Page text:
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Brain morphology correlates of interindividual differences in conditioned fear acquisition and extinction learning

T. Winkelmann, O. Grimm, S. Pohlack, F. Nees, R. Cacciaglia, R. Dinu-Biringer, F. Steiger, M. Wicking, M. Ruttorf, L. Schad and H. Flor

Brain Struct Funct, 221, pp.1927-1937

The neural circuits underlying fear learning have been intensively investigated in pavlovian fear conditioning paradigms across species. These studies established a predominant role for the amygdala in fear acquisition, while the ventromedial prefrontal cortex (vmPFC) has been shown to be important in the extinction of conditioned fear. However, studies on morphological correlates of fear learning could not consistently confirm an association with these structures. The objective of the present study was to investigate if interindividual differences in morphology of the amygdala and the vmPFC are related to differences in fear acquisition and extinction learning in humans. We performed structural magnetic resonance imaging in 68 healthy participants who underwent a differential cued fear conditioning paradigm. Volumes of subcortical structures as well as cortical thickness were computed by the semi-automated segmentation software Freesurfer. Stronger acquisition of fear as indexed by skin conductance responses was associated with larger right amygdala volume, while the degree of extinction learning was positively correlated with cortical thickness of the right vmPFC. Both findings could be conceptually replicated in an independent sample of 53 subjects. The data complement our understanding of the role of human brain morphology in the mechanisms of the acquisition and extinction of conditioned fear.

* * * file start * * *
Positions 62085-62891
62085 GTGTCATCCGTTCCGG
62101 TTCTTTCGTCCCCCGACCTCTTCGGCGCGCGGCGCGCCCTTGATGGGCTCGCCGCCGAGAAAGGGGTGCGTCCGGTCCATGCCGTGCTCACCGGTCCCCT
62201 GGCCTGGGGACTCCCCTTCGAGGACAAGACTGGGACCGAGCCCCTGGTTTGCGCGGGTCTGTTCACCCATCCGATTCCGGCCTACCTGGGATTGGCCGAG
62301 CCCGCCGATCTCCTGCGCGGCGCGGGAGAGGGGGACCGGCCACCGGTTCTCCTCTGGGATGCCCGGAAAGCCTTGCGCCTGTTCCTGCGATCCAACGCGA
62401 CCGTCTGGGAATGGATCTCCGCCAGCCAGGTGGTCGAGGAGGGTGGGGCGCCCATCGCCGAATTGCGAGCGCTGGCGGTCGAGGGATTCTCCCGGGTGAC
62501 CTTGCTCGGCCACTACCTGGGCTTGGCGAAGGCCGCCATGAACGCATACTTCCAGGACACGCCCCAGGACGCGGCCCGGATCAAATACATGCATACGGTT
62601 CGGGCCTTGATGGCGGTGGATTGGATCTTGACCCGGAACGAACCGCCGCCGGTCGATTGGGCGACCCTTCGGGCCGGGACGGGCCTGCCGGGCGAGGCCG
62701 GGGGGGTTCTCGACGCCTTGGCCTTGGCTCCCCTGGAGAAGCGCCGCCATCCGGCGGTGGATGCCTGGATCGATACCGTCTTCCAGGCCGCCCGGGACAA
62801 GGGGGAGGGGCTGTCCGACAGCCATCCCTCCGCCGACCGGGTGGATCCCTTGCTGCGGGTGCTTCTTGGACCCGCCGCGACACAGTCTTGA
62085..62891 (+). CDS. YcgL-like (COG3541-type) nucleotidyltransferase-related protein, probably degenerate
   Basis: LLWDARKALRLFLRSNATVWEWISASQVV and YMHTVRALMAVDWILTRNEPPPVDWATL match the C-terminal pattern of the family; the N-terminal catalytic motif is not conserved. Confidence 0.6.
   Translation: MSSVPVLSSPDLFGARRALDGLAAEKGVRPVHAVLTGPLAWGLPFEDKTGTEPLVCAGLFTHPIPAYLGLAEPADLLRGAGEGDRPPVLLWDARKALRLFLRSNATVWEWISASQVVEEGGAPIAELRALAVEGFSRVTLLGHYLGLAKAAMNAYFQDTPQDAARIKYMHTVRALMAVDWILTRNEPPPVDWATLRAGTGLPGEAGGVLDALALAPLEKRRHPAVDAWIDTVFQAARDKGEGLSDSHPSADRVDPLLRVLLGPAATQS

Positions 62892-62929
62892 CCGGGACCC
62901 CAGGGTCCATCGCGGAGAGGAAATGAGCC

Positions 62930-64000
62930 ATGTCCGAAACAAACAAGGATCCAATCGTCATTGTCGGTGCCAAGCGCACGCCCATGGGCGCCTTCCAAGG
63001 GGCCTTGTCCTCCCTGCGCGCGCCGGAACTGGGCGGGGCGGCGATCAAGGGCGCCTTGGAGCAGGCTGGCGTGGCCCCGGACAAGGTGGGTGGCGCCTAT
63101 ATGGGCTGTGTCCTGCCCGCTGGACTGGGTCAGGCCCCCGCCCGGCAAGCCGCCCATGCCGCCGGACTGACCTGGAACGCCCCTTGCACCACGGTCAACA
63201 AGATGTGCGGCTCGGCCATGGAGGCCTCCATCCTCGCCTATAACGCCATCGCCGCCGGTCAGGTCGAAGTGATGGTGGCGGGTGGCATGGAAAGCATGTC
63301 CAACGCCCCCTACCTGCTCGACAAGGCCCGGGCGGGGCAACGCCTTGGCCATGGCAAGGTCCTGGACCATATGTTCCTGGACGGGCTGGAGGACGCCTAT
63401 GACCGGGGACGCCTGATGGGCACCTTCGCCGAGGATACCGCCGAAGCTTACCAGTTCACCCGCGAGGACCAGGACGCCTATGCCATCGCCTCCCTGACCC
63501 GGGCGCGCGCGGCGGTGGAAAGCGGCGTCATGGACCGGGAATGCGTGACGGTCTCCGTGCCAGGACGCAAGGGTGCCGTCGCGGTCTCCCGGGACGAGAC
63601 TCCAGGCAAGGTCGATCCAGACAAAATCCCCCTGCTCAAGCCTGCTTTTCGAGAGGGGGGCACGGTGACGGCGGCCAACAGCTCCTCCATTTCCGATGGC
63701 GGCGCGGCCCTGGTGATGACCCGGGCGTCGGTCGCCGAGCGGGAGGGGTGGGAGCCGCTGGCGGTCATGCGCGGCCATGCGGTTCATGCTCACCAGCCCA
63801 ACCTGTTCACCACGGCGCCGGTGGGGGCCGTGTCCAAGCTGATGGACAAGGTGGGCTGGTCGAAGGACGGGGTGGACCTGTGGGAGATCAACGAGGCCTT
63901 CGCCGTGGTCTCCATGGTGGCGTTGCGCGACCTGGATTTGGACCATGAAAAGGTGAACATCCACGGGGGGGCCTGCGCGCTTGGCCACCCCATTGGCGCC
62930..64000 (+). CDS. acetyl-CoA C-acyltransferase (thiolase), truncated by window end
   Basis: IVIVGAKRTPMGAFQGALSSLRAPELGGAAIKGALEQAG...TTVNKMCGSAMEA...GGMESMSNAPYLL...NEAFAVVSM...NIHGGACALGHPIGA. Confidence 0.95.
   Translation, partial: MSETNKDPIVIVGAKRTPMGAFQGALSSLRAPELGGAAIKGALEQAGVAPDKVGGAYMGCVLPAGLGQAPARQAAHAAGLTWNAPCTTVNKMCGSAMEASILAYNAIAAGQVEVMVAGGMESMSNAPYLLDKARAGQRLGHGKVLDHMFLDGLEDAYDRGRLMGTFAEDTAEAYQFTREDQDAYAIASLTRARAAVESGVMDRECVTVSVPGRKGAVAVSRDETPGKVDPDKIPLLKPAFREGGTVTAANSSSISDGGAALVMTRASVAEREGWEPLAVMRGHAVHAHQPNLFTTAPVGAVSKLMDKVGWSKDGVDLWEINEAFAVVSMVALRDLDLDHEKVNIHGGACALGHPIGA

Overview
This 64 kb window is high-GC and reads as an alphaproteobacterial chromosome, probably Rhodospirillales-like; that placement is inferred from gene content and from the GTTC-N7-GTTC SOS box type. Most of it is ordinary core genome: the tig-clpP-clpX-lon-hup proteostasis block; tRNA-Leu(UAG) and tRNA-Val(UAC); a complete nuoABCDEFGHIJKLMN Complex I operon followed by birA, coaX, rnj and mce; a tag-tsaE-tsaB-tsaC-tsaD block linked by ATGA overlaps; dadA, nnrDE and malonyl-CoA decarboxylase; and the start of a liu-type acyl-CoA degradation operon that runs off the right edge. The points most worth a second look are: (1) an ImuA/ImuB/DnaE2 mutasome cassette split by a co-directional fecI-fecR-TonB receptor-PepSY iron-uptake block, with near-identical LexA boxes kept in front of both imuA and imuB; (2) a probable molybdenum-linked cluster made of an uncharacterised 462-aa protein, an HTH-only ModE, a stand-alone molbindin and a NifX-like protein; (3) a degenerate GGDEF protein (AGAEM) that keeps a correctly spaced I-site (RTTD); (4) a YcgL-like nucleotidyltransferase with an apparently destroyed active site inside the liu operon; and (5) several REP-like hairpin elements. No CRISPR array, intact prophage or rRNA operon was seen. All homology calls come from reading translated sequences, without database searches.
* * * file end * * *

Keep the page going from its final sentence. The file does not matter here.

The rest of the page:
Contact: Dr. Frank Zöllner last modified: 20.03.2019
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